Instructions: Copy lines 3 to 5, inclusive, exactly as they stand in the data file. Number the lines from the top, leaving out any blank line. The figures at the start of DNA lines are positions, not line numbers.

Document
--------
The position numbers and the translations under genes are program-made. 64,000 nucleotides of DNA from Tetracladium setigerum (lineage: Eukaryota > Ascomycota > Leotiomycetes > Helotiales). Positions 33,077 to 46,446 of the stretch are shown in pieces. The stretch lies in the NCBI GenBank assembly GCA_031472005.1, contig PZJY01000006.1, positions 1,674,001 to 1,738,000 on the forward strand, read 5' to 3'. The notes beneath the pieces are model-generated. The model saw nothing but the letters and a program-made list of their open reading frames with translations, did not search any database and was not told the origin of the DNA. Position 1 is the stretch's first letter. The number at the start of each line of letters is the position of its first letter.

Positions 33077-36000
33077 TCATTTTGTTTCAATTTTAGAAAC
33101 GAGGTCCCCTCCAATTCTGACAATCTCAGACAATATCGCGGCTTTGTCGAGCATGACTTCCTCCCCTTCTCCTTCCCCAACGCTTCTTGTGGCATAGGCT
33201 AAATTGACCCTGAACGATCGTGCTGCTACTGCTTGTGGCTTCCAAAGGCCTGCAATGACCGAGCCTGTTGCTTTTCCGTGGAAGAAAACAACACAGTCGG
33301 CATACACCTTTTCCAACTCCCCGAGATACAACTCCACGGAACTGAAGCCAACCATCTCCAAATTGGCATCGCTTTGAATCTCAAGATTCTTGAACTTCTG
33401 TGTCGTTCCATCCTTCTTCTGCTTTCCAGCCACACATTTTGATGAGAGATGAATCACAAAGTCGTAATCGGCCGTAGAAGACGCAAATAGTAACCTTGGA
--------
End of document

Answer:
33077 TCATTTTGTTTCAATTTTAGAAAC
33101 GAGGTCCCCTCCAATTCTGACAATCTCAGACAATATCGCGGCTTTGTCGAGCATGACTTCCTCCCCTTCTCCTTCCCCAACGCTTCTTGTGGCATAGGCT
33201 AAATTGACCCTGAACGATCGTGCTGCTACTGCTTGTGGCTTCCAAAGGCCTGCAATGACCGAGCCTGTTGCTTTTCCGTGGAAGAAAACAACACAGTCGG